By Gavin Menu
Even with strong winds whipping off Sag Harbor Cove early Saturday morning, and the threat of a possible hurricane slowly moving off to the east, a small but talented group of athletes took to the streets to honor one of the most dedicated runners the East End has ever seen.
Presented every year by the Sag Harbor Lions Club, the Andy’s Run 5K is named for former Sag Harbor resident Andy Neidnig, a runner for the ages who competed in these sort of events almost until the day he died in 2012 at the age of 93.
As a result of the weather, turnout for Saturday’s race was relatively low with about 50 runners stepping to the starting line on Long Island Avenue to face challenging conditions along the water near the start and finish lines.
Nick Lemon, 23, a recent college graduate and Sag Harbor resident who, like Neidnig, appears to have a great running career ahead,
won Saturday’s race with relative ease in 16 minutes and 5 seconds (5:11 mile pace). Luis Ramirez, another top East End runner, finished second down the stretch on West Water Street through brutal gusting winds with a time of 16:36.
“It was really windy out there,” said Lemon, who also edged Ramirez over the summer to win the Ellen’s Run 5K in high heat and humidity. Lemon said he has trained on the Andy’s Run course many times, giving him an advantage, especially through the challenging hills of the Redwood community.
“I’ve come down here quite a bit, especially in the winter time,” said Lemon, who plans to run a half marathon in Hartford this weekend. “I knew the hills back there, but still it was a very hard finish.”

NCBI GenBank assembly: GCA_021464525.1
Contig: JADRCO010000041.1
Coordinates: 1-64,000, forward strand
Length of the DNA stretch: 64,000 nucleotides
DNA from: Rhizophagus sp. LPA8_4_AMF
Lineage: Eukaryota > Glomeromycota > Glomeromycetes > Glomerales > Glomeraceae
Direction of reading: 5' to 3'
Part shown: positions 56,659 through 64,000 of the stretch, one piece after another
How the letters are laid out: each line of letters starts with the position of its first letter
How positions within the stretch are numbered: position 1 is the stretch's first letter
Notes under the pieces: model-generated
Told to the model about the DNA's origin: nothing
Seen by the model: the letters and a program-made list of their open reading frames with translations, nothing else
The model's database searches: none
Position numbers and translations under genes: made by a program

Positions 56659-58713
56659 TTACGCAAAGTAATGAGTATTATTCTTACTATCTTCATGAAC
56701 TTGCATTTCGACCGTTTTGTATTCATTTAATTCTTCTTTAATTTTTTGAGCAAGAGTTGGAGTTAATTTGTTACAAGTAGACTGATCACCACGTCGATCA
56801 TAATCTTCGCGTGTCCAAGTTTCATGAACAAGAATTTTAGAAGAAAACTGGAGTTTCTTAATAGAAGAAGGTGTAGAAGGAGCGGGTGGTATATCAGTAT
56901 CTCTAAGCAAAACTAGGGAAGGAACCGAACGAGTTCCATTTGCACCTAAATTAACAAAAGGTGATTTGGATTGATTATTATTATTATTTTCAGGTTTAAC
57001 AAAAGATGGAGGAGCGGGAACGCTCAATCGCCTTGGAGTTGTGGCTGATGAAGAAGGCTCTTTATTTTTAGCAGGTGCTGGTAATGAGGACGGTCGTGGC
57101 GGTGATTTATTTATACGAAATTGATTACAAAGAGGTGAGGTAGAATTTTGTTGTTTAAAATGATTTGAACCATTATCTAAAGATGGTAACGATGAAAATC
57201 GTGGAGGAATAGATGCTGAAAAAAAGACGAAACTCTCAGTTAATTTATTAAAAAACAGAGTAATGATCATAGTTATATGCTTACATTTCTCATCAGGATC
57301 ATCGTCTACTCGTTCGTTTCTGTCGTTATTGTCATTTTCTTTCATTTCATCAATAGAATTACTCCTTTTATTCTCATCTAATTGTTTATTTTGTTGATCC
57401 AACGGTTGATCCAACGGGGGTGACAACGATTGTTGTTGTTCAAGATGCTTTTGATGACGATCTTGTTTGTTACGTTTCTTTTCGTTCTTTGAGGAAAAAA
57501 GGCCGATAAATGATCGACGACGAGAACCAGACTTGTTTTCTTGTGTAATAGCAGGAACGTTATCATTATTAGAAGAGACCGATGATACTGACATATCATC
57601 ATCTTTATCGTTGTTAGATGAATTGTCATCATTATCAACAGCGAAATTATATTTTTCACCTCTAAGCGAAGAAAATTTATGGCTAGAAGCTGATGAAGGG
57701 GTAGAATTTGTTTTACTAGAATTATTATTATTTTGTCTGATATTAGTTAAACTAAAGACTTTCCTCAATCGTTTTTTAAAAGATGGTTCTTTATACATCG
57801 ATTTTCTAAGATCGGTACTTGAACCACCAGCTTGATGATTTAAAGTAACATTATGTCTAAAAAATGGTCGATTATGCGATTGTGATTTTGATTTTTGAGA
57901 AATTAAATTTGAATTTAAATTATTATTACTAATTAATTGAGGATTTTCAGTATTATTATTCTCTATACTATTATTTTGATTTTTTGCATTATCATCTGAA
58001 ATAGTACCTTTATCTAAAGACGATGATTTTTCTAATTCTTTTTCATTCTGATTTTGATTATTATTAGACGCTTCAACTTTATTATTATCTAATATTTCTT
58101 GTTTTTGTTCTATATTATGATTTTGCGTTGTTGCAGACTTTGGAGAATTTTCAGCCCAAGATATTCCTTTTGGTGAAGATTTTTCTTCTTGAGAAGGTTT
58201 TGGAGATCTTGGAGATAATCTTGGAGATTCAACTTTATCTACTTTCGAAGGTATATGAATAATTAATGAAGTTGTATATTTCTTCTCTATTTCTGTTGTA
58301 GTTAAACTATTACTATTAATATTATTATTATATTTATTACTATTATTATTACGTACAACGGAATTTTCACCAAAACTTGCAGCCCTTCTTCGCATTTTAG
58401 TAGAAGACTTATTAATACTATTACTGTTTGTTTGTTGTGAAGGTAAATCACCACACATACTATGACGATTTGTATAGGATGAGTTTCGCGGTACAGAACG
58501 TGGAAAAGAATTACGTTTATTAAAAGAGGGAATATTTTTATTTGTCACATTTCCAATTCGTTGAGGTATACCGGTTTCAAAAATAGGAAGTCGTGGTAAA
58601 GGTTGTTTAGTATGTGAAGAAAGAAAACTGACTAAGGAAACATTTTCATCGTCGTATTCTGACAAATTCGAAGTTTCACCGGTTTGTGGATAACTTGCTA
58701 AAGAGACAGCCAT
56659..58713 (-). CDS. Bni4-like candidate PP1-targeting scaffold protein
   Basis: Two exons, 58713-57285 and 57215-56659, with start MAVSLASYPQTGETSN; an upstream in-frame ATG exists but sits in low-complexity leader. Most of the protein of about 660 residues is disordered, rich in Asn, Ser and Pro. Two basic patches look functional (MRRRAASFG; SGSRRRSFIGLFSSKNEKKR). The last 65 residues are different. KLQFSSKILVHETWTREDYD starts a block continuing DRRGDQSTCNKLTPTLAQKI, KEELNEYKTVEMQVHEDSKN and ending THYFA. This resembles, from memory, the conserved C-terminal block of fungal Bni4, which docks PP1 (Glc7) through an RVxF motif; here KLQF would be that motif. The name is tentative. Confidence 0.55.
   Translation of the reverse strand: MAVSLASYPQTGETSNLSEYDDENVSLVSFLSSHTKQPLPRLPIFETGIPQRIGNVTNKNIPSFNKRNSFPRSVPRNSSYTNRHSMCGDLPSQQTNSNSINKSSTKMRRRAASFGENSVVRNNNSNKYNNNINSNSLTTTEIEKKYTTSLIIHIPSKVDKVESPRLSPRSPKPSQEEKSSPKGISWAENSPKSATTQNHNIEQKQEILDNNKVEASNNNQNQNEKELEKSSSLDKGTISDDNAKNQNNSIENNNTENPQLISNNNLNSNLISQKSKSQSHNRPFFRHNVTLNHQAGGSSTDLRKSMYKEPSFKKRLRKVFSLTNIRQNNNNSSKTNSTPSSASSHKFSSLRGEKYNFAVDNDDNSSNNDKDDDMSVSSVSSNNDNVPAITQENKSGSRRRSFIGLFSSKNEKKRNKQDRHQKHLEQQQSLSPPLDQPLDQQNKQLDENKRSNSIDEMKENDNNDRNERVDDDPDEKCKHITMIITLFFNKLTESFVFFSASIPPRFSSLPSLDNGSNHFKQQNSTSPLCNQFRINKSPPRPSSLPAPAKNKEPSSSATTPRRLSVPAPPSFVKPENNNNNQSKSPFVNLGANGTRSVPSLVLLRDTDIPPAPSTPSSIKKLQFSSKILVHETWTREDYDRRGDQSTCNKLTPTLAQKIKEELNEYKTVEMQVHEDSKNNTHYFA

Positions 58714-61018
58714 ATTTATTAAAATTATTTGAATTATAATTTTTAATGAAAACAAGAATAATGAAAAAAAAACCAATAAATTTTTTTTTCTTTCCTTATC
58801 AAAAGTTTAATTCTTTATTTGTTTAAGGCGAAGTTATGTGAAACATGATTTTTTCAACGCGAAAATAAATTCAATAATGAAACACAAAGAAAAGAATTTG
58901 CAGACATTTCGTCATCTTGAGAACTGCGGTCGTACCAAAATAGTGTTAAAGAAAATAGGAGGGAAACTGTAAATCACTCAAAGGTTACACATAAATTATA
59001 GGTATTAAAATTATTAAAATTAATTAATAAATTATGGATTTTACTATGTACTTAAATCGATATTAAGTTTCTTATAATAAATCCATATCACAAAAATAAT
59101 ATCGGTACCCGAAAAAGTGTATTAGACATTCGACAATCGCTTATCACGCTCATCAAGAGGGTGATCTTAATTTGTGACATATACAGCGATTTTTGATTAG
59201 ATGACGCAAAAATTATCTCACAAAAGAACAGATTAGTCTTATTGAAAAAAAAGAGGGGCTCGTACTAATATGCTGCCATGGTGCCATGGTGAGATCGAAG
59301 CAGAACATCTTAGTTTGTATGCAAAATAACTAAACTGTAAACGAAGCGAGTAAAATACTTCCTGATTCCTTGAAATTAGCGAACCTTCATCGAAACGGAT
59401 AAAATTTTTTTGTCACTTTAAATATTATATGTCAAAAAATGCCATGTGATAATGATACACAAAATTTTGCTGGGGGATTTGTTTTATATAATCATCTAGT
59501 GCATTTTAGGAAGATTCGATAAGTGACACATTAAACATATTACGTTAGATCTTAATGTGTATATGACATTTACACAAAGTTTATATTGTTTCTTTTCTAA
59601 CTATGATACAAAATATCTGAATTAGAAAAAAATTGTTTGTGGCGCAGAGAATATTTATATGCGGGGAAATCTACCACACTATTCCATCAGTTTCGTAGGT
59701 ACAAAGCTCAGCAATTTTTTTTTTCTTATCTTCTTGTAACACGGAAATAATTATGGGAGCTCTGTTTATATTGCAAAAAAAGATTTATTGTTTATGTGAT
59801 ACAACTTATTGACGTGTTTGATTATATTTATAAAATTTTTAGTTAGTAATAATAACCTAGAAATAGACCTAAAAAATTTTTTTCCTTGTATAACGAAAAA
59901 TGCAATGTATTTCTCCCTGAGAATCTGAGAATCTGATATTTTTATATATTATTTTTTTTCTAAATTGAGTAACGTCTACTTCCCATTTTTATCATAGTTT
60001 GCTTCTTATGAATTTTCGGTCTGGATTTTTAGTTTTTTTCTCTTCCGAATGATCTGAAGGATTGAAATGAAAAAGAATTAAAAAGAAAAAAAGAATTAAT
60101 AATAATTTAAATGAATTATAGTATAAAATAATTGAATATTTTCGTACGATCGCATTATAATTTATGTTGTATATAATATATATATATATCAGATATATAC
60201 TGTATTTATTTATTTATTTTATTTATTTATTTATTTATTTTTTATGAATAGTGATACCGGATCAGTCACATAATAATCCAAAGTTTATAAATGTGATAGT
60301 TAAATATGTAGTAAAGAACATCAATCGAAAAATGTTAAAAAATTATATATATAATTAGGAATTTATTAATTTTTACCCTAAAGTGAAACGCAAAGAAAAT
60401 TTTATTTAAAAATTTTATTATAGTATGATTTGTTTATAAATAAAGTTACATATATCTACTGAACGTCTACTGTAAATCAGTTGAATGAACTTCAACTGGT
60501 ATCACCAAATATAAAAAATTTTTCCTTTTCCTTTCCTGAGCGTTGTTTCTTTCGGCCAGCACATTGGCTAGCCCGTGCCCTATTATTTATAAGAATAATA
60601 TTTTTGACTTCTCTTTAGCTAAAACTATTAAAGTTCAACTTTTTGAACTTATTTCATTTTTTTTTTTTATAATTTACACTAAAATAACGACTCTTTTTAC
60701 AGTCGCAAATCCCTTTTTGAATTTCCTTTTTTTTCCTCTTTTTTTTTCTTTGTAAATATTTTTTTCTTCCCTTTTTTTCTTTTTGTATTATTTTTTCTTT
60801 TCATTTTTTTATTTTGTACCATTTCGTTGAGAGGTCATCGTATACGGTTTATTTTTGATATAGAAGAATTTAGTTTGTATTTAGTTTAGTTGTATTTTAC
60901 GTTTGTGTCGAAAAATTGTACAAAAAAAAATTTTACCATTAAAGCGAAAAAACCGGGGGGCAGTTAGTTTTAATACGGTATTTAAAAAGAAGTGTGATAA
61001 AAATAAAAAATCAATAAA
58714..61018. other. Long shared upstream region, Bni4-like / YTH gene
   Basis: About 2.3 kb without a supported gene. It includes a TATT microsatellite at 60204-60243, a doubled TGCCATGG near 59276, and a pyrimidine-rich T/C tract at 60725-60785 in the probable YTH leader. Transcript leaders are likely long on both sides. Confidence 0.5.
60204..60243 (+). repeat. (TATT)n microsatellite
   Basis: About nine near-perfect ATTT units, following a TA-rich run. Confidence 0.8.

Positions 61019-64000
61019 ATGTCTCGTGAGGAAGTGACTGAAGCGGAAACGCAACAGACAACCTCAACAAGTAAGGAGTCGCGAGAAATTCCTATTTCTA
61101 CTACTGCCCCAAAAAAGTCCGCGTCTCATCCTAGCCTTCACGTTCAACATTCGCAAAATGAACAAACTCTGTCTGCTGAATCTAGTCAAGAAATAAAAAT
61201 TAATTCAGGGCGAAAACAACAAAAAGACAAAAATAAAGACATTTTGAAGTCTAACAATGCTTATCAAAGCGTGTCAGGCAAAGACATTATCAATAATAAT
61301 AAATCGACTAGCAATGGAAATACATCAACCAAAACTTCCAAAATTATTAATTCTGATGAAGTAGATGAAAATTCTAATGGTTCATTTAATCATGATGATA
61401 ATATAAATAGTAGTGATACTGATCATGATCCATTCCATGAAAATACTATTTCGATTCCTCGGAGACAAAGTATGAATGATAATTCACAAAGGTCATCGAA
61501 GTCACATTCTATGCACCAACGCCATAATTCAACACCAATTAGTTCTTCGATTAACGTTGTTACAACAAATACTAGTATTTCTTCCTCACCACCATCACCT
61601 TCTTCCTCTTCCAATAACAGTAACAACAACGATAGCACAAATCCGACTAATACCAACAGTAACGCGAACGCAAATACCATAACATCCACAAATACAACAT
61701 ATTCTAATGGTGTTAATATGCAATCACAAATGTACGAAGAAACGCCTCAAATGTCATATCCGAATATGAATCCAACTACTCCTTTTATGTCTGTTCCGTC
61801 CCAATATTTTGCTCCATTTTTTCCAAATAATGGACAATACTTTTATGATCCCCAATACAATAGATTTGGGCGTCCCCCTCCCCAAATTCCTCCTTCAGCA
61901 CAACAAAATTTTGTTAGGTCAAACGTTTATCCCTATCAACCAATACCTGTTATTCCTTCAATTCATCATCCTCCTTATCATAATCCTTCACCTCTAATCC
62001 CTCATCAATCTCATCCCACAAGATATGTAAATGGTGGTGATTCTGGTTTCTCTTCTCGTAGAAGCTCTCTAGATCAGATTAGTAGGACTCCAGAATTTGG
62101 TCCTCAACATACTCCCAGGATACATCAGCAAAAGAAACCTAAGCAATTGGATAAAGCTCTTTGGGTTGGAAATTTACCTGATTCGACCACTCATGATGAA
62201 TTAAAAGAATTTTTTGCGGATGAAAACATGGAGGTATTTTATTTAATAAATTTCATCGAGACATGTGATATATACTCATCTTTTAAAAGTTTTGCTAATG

Running alongside her son, Geary, Barbara Gubbins was the top overall female finisher, crossing the line in 20:49.
Other Sag Harbor locals were also well represented on Saturday, with members of the Pierson boys cross country team coming out strong once again for the event. Last year’s winner, Angelo Toscano, finished fourth in 18.54, while an honorary local, United States Army Sgt. First Class Russ Littel, who is the son-in-law of Sag Harbor Village Trustee Ed Deyermond, finished sixth in 19:38 after traveling from across the world earlier in the week to be in Sag Harbor.
“The killer is those three or four hills in Redwood,” said Littel, who traveled from South Korea, where he is stationed with his wife, Kate, and their 5-year-old daughter, Bethany.
The Littels are on an Army base outside of Seoul, on what’s called an FMWR, an acronym standing for Family and Morale, Welfare and Recreation.
“We run the gyms, the golf courses, the bowling centers, any of the officer clubs. Kate is the general manager of the hotel at Camp Humphreys, which is south of Seoul,” said Littel, the Army’s corporate chef for the Pacific region, encompassing Alaska, Hawaii, Korea and Japan. “Right now, where we are, it’s the largest transformation the military has ever done. They’re moving troops away from DMZ [demilitarized zone] to give us more of a buffer, but it also make it easier for families to visit.”
It seems every runner at these events has a good story to tell, but results from Saturday’s race can only be found online at andyrun.itsyourrace.com.